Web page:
It’s not “segregation”, why would you think that? I’m frankly appalled that you would make such a remark.
There are parishes that are “nationality parishes” where, among other things, people from certain countries or areas can hear regular Masses in their native language (not English), celebrate the feast days that they celebrate back in Poland or Mexico or wherever (not necessarily celebrated or made such a big deal out of at their regular parish church), and have other customs they’re used to having “at home”. In some cases these parishes preserve a historic church that was in the middle of some neighborhood that used to be Little Poland or Little Italy but the original residents moved out to the suburbs and now their grandchildren live somewhere else, but need to preserve their heritage. Everybody is still welcome to come to the Masses at these churches, you don’t get thrown out if you aren’t the correct nationality, but it’s kind of like going to church in Italy, or Poland, or Mexico, etc.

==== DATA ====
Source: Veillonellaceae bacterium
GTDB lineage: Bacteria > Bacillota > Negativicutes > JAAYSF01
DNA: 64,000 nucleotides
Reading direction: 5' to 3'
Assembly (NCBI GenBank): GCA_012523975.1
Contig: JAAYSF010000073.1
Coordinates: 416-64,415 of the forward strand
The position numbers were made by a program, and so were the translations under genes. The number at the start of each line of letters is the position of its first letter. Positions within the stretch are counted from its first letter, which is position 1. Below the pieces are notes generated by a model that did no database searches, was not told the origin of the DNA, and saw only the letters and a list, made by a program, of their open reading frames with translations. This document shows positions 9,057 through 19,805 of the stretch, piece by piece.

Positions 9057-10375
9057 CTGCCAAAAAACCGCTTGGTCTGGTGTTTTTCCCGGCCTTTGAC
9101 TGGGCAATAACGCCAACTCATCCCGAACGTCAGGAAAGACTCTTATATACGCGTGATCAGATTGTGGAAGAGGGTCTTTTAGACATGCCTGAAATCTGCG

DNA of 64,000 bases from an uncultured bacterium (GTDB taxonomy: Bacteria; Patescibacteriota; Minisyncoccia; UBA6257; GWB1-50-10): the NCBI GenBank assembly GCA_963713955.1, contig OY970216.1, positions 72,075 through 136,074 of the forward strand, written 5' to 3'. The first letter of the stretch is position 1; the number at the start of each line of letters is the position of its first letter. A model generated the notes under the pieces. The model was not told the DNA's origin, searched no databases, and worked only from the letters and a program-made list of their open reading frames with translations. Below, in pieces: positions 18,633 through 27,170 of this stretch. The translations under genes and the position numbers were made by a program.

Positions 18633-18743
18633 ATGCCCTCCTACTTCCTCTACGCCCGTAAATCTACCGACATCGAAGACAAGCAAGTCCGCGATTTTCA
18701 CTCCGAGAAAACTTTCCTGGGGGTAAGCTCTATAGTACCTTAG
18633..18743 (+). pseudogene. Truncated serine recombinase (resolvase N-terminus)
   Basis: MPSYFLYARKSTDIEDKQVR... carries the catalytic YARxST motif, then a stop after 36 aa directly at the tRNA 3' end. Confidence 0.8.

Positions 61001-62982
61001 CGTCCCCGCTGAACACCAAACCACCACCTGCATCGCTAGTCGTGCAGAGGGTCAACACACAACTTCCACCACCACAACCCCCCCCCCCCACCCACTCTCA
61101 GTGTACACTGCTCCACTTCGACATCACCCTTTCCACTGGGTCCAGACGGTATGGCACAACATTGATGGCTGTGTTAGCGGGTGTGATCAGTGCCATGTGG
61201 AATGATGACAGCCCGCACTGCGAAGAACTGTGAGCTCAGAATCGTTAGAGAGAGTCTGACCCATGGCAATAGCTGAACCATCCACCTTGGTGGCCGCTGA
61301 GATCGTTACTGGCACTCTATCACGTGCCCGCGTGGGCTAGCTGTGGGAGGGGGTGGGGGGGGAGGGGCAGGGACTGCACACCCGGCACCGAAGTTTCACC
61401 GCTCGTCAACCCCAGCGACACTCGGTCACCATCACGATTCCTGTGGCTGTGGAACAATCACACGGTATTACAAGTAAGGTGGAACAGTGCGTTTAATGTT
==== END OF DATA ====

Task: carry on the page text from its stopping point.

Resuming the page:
The Latino parish in my area in Pennsylvania was something the Latino community wanted because many of them do not speak English or have cars and the closest parishes that had Spanish-speaking Masses were a ways away. There were some priests and nuns running around trying to minister to them and it was very difficult for them. The Diocese also for some weird reason did not want them to have their own church/ parish for years even though the same Diocese has multiple “nationality” parishes for Polish, irish, Italian etc. I have no idea what the problem was. Maybe they thought it would look segregated. Finally a wealthy Italian man felt called to donate to the Latino community all the money for a new church with plenty of space right out in the area where they work, and they were very happy and built the church and named it after the man’s patron saint and did in the end get Diocesan approval for it. I’ve been out to the church for the Our Lady of Guadalupe feast and they have the dancers and the traditional service and about six Masses that day all of which are full (the one I was at was standing room only and they had about 6 guys parking cars).
The town I live in, which is about 20 miles away, also has Spanish language mass once a week, as do several of the other surrounding towns, and we have Latino people attending those and also the English language services with us, but I’m sure some of them go over to the “nationality” church once in a while as well to feel a bit more at home. Nothing wrong with it.
Edited to add, here is also explanation from Wiki